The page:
By Joe Atikian
Special to the Financial Independence Hub
Savers almost everywhere have nearly been beaten into submission by seemingly perpetual Zero Interest Rate Policies (ZIRP) imposed by central banks around the world.
The simple connection is that when interest rates are low, there is no incentive to save money. The flip side is that low interest rates make borrowing cheap, so people raise their debt load. So, is it still worthwhile to save when interest rates are low?
Households can choose their savings level regardless of interest rates. That’s because saving money is not about earning interest, especially with today’s invisible returns! But it takes some additional foresight to motivate personal saving when interest rates are low, because the payoff isn’t immediately obvious. The most important foresight is that when you save money, your standard of living ends up at a higher level, with lower risk. That’s right, your standard of living is higher when saving is higher.
Many people think their standard of living is higher when they spend more, but they are missing half the story. More spending might increase their material standard of living, but it reduces their financial standard of living. Spending and saving are both good for healthy living, so overemphasizing either one of them can be harmful.
Negative Real Returns?
Still, people wonder if saving money is beneficial when rates are very low. And it’s no secret that when inflation runs higher than interest rates, the value of saved money declines. This is the case today, so households are torn between taking on debt at low rates, and the need to save up. It seems most North Americans have come down in favour of growing their debt instead of saving, but should they? The final answer will always be a judgement call, best made by you along with a well-qualified financial adviser. That is, as long as they don’t have a serious bias against saving.
Mortgage debt, for example, is fine as long as it’s affordable. But you can’t spend your house if you lose your job or encounter an emergency. Money in the bank is peace of mind. It gives you the flexibility to move or to change jobs. It’s the foundation of your financial power. Only saved money will do the trick, and that’s why saving money remains just as important as paying down debt.
Joe Atikian is an expert saver and author of Saving Money: The Missing Link, available at amazon.com and all online book retailers. The following excerpt is from the sixth chapter of the recently released 2nd edition.
One of the most powerful ideas about saving and spending has to do with the level of your lifestyle. What level do you think you are at? Do you compare yourself with others? Do you feel better off or worse off than your friends? This is all in your mind, but it can make or break you financially. One bad mental habit is to compare your material lifestyle to other people. It’s a bad habit because you will always lose. Someone else always has more than you, so envy is truly pointless. Besides, envy is financially destructive. Envy pushes your spending higher, which could cut into your savings and reduce your wealth. Don’t ask whether or not you can afford something; instead, ask whether you want to afford it. Once you build up your desire for financial power, you will be better able to see that spending is not the only way to enjoy your money.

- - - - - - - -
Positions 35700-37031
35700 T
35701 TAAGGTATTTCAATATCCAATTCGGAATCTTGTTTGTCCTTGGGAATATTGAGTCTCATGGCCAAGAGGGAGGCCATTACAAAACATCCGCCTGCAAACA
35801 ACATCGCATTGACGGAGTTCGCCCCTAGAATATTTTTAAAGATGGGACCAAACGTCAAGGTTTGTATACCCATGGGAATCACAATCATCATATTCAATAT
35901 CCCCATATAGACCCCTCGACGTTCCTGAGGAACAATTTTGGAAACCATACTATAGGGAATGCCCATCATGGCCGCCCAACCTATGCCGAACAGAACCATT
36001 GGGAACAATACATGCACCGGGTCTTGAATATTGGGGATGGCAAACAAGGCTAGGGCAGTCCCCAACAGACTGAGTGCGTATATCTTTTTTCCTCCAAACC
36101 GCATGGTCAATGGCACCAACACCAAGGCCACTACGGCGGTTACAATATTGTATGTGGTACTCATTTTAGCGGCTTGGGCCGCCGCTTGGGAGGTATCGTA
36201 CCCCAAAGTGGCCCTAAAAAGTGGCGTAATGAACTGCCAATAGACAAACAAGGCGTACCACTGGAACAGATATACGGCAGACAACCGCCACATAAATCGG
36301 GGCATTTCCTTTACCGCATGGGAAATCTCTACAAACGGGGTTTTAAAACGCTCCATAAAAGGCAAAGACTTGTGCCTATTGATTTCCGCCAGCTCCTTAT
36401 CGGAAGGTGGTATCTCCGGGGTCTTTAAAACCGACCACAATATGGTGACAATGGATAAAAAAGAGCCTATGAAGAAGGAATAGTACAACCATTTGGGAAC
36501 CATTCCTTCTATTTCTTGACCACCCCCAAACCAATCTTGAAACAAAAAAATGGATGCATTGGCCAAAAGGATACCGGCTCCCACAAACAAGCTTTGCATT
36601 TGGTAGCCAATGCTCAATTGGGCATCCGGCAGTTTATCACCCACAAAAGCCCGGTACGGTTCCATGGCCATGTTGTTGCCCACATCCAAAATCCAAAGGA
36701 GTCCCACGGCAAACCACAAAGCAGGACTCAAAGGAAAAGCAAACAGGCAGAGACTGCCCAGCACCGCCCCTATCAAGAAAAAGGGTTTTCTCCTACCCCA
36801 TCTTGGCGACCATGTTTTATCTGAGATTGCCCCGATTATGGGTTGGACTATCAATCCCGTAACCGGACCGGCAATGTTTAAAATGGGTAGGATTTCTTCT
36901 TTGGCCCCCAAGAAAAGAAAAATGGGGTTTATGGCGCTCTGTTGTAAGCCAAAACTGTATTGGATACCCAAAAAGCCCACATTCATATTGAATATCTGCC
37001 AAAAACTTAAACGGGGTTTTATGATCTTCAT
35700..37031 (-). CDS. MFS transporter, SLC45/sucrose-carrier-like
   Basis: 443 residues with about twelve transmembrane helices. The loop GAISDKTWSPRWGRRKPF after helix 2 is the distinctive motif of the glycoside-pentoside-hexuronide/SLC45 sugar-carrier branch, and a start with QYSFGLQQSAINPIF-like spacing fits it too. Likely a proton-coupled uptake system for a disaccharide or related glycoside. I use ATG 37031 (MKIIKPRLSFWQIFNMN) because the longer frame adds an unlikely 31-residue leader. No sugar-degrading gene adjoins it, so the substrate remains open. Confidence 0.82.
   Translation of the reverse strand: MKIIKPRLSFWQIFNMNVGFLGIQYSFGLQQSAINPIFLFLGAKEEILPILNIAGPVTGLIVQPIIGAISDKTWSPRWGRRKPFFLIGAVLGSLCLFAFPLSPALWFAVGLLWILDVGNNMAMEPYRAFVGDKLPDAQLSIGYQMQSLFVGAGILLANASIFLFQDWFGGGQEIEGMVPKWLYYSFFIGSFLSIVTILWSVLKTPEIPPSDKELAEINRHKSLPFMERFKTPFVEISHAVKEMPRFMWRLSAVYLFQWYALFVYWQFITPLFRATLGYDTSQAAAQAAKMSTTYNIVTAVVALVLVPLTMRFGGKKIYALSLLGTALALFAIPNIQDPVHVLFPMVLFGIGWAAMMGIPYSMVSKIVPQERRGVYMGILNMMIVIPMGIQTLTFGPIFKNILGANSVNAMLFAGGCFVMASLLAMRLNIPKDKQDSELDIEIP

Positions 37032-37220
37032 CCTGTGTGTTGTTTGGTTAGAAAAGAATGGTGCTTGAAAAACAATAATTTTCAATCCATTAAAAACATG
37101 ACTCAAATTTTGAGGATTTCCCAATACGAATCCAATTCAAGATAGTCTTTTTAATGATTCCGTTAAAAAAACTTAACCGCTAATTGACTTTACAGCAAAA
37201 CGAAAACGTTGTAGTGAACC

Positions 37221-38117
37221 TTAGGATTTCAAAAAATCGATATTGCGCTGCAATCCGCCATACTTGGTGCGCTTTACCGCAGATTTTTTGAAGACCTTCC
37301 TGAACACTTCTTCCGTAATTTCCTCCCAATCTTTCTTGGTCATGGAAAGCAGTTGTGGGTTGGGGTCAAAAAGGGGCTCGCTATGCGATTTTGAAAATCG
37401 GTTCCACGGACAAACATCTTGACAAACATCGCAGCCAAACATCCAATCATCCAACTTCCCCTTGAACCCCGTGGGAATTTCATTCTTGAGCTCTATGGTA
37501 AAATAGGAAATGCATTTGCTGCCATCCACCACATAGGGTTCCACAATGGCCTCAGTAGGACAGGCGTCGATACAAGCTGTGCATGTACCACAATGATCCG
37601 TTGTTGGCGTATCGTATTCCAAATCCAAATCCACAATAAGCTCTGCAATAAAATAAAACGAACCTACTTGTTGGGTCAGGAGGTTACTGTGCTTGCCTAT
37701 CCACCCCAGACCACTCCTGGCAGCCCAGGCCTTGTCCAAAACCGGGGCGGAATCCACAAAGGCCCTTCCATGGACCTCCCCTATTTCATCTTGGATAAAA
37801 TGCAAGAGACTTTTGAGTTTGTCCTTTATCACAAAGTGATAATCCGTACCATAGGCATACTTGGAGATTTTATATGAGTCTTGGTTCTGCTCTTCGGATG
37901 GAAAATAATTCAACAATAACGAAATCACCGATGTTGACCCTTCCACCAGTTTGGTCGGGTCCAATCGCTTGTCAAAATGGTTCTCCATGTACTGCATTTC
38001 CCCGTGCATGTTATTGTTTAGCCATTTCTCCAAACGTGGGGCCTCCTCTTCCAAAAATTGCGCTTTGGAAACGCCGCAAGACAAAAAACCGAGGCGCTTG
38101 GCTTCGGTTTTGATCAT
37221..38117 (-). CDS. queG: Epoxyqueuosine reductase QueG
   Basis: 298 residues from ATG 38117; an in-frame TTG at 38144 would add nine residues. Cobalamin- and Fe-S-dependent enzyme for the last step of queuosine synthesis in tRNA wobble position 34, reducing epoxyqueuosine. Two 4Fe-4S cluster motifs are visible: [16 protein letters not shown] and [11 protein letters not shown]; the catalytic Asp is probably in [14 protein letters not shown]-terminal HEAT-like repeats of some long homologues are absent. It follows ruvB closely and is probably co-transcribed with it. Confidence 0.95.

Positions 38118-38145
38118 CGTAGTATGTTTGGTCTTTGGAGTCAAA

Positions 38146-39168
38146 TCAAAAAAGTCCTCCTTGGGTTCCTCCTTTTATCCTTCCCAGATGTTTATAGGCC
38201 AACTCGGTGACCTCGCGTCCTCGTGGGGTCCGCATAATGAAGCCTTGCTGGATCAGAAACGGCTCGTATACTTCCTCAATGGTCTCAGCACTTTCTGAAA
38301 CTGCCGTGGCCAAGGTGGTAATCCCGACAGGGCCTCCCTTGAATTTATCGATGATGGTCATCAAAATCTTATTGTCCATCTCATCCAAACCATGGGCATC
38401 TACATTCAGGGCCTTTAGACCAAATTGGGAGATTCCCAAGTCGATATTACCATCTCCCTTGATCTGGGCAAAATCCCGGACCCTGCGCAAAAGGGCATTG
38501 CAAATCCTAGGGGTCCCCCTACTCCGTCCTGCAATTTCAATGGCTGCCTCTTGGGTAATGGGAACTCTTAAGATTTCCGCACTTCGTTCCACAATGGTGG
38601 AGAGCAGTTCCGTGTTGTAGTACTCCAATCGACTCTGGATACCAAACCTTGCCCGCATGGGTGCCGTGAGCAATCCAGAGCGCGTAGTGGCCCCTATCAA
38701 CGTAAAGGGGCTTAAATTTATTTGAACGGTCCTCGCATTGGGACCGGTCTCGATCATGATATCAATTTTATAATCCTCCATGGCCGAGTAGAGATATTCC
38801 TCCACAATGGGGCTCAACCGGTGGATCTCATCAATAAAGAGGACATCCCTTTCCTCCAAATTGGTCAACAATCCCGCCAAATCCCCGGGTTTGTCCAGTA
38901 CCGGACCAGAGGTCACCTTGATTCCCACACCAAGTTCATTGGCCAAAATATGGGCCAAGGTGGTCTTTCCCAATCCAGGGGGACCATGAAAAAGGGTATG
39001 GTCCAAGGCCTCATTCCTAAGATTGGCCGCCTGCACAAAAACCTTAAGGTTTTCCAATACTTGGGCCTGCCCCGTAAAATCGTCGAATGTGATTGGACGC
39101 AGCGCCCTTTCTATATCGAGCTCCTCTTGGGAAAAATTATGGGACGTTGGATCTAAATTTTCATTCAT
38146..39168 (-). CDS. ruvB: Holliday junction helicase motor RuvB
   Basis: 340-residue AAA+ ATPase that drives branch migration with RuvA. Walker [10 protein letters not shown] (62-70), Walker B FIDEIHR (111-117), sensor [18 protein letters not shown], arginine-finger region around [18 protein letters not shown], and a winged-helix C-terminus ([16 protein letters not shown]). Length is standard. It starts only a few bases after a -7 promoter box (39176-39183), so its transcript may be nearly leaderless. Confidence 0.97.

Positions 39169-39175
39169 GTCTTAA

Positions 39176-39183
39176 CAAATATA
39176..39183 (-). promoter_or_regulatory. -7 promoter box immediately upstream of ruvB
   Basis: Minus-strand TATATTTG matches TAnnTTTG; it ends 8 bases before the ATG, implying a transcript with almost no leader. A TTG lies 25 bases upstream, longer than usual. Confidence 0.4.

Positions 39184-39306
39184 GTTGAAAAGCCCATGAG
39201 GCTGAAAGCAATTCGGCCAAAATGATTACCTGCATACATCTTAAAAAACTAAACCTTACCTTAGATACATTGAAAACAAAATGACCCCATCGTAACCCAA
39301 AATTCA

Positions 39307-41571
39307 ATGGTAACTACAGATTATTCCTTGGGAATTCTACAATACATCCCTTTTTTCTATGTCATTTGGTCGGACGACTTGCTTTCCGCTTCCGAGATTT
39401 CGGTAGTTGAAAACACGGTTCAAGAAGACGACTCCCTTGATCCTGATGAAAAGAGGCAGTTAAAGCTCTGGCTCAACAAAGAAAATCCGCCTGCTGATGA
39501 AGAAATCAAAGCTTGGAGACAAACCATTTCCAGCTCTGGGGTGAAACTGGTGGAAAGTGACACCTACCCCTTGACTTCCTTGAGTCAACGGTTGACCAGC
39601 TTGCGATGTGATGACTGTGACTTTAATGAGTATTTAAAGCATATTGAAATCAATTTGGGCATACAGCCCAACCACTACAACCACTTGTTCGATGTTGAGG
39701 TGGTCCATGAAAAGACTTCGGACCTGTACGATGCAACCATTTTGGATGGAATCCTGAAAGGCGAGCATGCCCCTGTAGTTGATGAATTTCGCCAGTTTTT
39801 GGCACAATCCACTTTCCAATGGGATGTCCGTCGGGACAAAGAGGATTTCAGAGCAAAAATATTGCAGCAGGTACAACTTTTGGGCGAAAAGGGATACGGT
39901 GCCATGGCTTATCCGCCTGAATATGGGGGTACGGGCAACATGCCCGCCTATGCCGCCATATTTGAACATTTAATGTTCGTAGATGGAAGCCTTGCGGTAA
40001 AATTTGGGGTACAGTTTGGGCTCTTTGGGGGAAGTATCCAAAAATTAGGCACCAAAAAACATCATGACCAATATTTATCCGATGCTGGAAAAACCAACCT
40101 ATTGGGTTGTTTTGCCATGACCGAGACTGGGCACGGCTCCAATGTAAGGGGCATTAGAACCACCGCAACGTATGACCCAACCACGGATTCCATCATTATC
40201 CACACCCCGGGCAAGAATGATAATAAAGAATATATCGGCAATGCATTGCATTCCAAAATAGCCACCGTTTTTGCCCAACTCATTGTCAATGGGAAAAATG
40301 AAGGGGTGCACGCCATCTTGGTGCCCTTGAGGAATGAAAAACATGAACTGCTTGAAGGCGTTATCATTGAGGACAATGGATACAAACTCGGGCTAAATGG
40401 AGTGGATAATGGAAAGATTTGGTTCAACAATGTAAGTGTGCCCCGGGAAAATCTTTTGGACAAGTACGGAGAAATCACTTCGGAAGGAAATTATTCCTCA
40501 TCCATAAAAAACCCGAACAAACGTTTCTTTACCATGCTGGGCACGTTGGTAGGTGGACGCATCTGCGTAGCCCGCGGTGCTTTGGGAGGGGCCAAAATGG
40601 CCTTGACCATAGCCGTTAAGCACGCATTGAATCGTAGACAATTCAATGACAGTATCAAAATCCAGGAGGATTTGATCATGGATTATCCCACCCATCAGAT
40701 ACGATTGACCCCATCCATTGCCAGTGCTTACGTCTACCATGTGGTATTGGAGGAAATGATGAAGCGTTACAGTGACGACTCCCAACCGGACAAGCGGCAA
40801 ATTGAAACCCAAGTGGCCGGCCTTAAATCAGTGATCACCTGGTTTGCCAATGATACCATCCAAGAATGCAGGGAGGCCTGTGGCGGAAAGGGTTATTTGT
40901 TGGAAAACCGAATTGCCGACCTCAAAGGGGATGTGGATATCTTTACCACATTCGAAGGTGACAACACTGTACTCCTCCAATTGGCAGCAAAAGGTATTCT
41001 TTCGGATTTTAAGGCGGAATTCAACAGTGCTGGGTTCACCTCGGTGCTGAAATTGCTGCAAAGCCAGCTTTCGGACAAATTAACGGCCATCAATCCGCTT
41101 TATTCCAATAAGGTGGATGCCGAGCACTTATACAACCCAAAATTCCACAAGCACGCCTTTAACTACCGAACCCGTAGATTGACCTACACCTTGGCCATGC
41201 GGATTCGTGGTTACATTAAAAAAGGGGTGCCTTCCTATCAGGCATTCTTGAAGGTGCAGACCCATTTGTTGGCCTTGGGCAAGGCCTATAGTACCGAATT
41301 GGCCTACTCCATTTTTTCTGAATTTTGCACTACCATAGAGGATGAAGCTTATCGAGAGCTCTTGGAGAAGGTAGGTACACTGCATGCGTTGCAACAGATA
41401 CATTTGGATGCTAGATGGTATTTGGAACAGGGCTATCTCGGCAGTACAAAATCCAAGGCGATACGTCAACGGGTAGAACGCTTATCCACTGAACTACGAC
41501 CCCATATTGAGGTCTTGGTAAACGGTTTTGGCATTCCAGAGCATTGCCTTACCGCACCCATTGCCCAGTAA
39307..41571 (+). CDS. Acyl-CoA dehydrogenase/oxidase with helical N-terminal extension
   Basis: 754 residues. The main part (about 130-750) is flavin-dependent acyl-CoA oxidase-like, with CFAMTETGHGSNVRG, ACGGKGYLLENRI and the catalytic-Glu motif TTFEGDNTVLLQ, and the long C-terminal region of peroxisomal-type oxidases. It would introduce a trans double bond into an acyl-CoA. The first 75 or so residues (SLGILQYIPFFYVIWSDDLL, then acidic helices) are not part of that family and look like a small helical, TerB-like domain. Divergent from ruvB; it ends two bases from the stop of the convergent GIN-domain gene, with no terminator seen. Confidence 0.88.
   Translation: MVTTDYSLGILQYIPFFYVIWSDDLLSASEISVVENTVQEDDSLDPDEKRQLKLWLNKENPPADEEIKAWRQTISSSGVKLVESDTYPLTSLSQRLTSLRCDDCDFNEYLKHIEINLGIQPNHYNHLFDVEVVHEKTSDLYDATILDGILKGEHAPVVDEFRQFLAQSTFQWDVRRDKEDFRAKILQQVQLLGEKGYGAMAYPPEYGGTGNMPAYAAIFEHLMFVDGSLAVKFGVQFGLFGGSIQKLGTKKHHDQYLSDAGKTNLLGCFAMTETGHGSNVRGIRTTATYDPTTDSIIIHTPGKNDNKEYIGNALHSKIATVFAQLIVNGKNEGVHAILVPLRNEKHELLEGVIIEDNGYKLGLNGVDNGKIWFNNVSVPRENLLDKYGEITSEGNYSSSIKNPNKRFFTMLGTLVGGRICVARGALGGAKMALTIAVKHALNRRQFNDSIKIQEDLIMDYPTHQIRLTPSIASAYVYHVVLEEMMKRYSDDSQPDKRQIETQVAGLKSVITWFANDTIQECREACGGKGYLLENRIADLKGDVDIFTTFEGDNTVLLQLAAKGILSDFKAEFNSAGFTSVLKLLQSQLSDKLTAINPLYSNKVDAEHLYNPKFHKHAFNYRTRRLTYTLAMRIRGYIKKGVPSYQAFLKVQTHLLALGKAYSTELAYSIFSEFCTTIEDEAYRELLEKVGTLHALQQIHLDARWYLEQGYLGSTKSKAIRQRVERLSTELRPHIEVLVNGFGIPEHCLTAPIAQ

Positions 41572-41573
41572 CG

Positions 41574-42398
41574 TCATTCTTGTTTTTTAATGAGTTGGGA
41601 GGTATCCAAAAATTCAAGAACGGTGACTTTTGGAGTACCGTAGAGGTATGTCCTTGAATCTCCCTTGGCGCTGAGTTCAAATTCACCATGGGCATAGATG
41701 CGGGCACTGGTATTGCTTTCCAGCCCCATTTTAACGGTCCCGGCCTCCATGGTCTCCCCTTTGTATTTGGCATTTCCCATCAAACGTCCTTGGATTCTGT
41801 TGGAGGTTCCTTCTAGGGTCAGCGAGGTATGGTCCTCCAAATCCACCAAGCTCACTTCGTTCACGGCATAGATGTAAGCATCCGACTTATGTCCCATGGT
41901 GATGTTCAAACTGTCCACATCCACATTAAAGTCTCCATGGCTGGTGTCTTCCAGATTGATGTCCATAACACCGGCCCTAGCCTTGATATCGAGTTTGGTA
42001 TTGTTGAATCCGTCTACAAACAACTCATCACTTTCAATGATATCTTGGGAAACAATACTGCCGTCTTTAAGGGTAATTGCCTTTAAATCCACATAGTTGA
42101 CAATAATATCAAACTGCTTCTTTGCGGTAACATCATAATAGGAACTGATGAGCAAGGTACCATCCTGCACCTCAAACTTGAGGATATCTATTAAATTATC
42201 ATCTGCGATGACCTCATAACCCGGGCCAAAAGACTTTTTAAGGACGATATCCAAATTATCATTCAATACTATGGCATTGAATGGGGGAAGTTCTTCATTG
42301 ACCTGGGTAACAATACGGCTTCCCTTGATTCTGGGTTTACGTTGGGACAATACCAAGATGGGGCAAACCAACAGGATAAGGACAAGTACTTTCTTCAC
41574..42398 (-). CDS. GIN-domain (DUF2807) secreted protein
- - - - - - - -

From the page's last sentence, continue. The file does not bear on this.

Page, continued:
How does this comparison thing work? Let’s say that I have a slightly lower income than one of my neighbours. The flip side is that I have a higher income than another neighbour, so I shouldn’t care. That’s just an unavoidable reality. Someone always has more than I do. But because incomes cannot be seen, the only thing that neighbours can compare is material possessions. So that’s what neighbours do. Then they make the mistake of thinking that people with fewer possessions are financially weaker. Wrong.
The upward spiral of saving and investing
Savers may have somewhat less stuff than non-savers, and they may have fewer restaurant meals, cars, or vacations. But along with that, savers will have more wealth. The idea is that saving a bit more leads you to having a bit less stuff than the neighbour, but the neighbour has less financial power than you. Of course, you can enjoy your growing savings which, by the way, you could invest. And if you invest well, your wealth will grow even more. You can see the upward spiral already. Eventually the saver who ignores the neighbours is the one who can afford to choose, and may end up having more stuff than the non-saver. In the end it is mostly your attitude toward comparisons that determines your growing financial power. And financial power is a real part of your standard of living, just as real as possessions and experiences.
Look at some numbers. Does it matter a lot if you live like a $50,000 earner instead of a $45,000 earner? Of course not. It is nearly impossible to tell the difference. You are neither miserable nor living high relative to your co-workers in a similar income bracket. But the difference becomes hugely important if that $5,000 gap per year is put to pure saving for 30 years. The difference is more than $300,000 in the bank. At 40 years it’s over $500,000 in the bank. Half a million. What sounds like more fun? Being a 60-year-old non-saver with zero, or a 60-year-old saver with half a million in the bank? And remember, that wasn’t 40 years of saving in penny-pinching misery and clipping coupons, it was 40 years of a barely noticeable difference in material lifestyle. Through that entire time you would have financial power, free choice, and less mental stress from being cash strapped.